1. Business

Preparations for Bollywood Oscars head into home stretch

TAMPA — If getting ready for the Republican National Convention was a two-year marathon, the countdown to the Bollywood film awards is starting to feel more like a two-week dash.

The April 26 awards show at Raymond James Stadium has about 7,000 tickets remaining for sale. Announcements of Bollywood events are coming out more frequently. And hoteliers are hearing they should expect a big chunk of their bookings 10 to 20 days out.

"Things appear to be moving the way they should be moving," Visit Tampa Bay president and CEO Santiago Corrada said last week. Sure, there are constant changes, local officials say, and, yes, you need to have a lot of flexibility.

But "these are the kinds of conditions you encounter when you move to this level," said Bob Morrison, executive director of the Hillsborough County Hotel & Motel Association.

As of last week, Hillsborough had seen more than 10,000 room nights reserved for the International Indian Film Academy's 15th annual Weekend & Awards, scheduled April 23-26.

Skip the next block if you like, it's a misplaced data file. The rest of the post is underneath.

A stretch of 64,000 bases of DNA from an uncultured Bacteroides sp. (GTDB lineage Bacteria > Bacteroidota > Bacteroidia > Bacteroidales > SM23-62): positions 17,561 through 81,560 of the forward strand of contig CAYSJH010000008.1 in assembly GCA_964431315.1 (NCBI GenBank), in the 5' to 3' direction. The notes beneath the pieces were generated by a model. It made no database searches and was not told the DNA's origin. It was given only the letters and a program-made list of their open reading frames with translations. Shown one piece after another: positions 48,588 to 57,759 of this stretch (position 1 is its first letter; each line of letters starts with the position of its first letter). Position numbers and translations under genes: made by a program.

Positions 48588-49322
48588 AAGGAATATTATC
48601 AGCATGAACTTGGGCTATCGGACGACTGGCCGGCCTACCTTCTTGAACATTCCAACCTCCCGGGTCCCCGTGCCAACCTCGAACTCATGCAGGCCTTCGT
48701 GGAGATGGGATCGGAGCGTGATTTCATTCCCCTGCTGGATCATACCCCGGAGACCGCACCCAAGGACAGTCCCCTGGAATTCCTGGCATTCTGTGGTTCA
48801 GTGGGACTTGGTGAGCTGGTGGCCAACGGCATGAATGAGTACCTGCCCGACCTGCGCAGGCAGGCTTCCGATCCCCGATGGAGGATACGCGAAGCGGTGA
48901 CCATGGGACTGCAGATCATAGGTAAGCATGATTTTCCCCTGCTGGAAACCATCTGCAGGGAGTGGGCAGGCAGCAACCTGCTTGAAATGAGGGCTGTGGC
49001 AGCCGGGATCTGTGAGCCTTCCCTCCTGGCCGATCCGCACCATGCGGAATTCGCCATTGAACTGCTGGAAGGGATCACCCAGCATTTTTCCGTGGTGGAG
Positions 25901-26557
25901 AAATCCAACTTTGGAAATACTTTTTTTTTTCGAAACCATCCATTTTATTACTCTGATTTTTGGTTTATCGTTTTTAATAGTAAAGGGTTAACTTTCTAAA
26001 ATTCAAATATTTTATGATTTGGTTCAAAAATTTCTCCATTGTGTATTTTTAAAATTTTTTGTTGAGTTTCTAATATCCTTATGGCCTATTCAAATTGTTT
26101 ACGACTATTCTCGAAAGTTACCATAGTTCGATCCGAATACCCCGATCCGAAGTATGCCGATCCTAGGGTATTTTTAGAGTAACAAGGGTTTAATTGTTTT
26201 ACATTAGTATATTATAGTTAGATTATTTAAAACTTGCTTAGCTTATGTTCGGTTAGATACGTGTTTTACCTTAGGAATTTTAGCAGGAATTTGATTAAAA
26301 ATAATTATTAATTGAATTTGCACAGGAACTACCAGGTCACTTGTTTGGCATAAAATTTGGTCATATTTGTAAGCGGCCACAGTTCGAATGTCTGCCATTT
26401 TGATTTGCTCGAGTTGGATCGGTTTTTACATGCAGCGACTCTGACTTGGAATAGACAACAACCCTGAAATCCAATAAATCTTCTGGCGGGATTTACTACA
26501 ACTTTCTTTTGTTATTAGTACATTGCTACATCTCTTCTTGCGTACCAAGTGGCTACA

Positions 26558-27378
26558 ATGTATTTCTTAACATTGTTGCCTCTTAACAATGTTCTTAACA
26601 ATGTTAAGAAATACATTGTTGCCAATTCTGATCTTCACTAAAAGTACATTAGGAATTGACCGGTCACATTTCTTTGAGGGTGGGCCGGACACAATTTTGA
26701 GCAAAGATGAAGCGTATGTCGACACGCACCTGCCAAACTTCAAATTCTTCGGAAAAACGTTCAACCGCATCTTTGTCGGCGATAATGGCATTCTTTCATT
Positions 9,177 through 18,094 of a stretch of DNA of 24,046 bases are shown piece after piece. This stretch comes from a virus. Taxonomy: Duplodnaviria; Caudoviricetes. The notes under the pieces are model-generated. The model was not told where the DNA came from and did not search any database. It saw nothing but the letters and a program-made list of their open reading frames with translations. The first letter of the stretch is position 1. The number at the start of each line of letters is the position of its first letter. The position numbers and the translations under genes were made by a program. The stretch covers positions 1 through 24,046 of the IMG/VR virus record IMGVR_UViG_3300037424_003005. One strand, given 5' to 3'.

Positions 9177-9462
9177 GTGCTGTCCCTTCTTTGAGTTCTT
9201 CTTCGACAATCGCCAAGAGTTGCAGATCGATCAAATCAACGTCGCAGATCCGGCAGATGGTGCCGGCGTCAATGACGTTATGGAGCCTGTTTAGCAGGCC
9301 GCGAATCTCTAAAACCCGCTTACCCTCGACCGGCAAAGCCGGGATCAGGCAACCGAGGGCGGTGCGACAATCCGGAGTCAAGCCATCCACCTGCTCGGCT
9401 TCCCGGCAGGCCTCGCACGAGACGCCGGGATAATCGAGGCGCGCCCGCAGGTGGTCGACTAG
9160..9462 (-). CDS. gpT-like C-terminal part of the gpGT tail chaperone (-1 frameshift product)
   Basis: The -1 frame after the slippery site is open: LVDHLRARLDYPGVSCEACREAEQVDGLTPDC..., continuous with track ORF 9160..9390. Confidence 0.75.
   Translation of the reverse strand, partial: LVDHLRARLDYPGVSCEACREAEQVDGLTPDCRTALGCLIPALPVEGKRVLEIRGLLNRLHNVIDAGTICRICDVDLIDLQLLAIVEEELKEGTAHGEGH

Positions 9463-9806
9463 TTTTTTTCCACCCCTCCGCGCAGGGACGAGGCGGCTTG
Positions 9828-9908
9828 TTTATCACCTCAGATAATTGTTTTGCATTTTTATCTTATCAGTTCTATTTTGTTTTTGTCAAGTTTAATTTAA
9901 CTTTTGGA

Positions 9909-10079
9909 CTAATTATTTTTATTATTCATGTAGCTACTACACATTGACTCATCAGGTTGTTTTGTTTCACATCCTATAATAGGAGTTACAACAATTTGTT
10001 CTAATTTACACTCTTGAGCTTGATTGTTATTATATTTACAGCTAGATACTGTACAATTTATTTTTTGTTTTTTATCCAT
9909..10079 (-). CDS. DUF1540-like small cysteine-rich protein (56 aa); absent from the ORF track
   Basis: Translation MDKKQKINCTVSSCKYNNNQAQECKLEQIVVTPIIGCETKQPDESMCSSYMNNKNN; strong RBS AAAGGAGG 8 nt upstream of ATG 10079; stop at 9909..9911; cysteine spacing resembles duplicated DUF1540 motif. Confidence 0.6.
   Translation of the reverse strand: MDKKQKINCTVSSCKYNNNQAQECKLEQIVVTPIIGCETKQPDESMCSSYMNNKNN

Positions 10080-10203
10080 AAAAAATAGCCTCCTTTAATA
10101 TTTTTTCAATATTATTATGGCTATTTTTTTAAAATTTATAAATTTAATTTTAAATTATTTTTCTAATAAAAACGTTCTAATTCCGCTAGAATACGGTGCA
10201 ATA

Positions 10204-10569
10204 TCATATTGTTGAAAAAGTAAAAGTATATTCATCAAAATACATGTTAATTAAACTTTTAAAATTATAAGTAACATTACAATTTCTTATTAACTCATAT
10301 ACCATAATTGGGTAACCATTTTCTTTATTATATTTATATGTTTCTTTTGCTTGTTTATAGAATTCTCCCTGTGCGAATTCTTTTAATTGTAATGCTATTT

That's good, Corrada said, but tourism officials are waiting to see whether the total reaches the 20,000 room nights generated by a Super Bowl.

Downtown hotels are nearly full, based on current reservations, and hotels in West Shore are starting to pick up business from out-of-town groups and media. (So far, organizers in Mumbai have accredited 375 journalists for the event and expect 500.) It's possible that hotels on the Pinellas beaches and in Orlando will get more room nights than Hillsborough officials expected.

"I think things are starting to move a little bit," said Pam Avery, who chairs Visit Tampa Bay's board and is general manager of the Holiday Inn Tampa Westshore-Airport. "I wouldn't say they're on fire by any stretch of the imagination."